Bleary eyed and bus journeys. They seem to be synonymous with bus travel in Southern Patagonia. And there usually isn’t a good reason to be. Today, however, there is every reason to be. Hopping on a bus at 7am is always hard. But today its done with optimism and a bit of exuberance. As today, starts a 4 day trek through some of the most dynamic and diverse landscapes that can be seen in this country.
We all do our best to get some sleep on the 2 hour bus ride, I manage to get a decent amount of sleep before being jolted to life with a glorious view of the Paine Massif and Los Cuernos. It then hits, what is about to be undertaken. Soon after, we’re all lining up to pay our $15,000 Chilean Pesos for entry and a park map.
Our final drop off point is Guarderia Pudeto, a catarman is waiting to take us onwards. But it isn’t leaving for another hour, so we hike up to Salto Grande. Which I thought was going to be small and insignificant. It proves to be quite the opposite, and is quite a thunderous surprise.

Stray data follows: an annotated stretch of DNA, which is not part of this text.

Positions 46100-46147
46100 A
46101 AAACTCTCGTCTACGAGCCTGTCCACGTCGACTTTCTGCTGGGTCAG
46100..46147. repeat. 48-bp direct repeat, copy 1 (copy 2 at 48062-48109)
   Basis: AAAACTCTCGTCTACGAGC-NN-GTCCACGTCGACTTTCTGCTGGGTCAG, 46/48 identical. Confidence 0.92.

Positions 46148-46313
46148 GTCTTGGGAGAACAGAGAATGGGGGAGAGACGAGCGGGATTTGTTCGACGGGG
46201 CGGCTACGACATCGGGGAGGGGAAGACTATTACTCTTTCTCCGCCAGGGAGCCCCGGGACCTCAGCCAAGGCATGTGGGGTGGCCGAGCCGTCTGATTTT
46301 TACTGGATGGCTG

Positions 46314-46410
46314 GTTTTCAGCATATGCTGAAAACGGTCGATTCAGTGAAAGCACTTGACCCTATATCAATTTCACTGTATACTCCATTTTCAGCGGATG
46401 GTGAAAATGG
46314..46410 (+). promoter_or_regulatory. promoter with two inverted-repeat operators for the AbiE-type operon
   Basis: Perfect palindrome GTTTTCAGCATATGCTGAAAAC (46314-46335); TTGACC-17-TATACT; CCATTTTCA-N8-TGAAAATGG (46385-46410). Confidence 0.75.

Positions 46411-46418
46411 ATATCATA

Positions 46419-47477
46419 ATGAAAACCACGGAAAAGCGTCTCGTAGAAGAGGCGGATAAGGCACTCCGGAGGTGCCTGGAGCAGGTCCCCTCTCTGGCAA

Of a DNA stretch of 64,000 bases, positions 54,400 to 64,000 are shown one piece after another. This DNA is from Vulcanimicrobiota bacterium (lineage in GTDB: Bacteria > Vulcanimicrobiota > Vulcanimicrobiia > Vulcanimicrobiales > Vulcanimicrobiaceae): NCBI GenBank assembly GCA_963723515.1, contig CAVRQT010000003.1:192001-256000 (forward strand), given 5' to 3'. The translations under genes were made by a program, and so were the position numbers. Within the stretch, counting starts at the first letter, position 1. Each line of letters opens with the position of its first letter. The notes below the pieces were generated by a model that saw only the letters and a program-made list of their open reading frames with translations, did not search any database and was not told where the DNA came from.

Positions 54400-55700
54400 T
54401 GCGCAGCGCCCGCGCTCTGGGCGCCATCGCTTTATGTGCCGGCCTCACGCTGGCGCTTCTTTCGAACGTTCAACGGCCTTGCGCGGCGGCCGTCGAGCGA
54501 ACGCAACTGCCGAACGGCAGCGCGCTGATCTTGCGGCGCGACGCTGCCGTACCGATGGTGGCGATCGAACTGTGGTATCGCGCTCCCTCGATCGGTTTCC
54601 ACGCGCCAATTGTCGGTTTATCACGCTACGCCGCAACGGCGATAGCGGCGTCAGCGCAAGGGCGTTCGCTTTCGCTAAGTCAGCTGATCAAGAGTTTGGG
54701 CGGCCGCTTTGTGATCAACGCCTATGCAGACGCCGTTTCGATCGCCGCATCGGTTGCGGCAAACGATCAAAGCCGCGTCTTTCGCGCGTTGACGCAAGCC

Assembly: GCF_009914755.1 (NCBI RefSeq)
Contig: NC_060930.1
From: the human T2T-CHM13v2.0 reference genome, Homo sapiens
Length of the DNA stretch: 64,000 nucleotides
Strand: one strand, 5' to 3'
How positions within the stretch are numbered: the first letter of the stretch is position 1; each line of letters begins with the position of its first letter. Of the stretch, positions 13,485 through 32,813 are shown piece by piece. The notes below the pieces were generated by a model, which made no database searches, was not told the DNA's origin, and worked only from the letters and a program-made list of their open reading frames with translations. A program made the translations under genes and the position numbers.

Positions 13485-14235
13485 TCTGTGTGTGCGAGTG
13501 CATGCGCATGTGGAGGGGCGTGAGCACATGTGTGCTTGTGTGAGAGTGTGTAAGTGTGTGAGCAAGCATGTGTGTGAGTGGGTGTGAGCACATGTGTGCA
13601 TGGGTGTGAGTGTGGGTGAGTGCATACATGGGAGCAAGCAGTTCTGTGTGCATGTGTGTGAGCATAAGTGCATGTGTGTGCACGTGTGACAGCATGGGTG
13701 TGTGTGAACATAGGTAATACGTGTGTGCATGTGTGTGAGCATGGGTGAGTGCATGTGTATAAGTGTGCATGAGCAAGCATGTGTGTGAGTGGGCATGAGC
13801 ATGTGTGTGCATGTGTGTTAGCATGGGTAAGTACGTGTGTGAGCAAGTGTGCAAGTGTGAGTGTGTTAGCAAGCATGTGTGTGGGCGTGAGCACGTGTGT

The boat ride takes us over Lago Pehoe, with shimmering glacier blue foreground to the standout Mountains. Its quite a sight. And the pyramid of backpacks is also impressive. Note to people doing this – Get on last, so your bag is ontop, therefore you can get off straight away and beat the crowd.
We arrive at Refugio Paine (which is one of the most impressive refugios that we see) and then set up camp after paying a camping site fee. Its then time to set off on the first W arm.
Its a round trip that will see us take in 22km of trail. The trail isn’t exactly tough – its rated medium in difficulty. But there are plenty of ups and downs on this section. But the scenery is varied and takes in small canyons, glacial lakes and some snow capped mountains.
Finally, after a few hours of hiking, we come face to face with Glacier Grey. Not as impressive as the Perito Moreno Glacier in Argentina. But its still a thing of beauty. Most people stay at Refugio Grey for the night, but we head back to Refugio Paine.
At the campsite, we cook up the standard trek fair of pasta or rice with premade sauce. I also have soup. Its not great, but washed down with some Patagonian Ale it hits the spot and fills you up.
It gets dark here in summer rather late. And by late I mean 10-11pm. So there is plenty of time to while away with card games. I set up my trusty gorillapod and capture some photos of Los Cuernos to end the day.
Wriggling into my sleeping bag, I realise this isn’t going to be the most comfiest of sleeps. But it isn’t long before I doze off to sleep. Loudly snoring apparently, much to the chargrin of my fellow campers.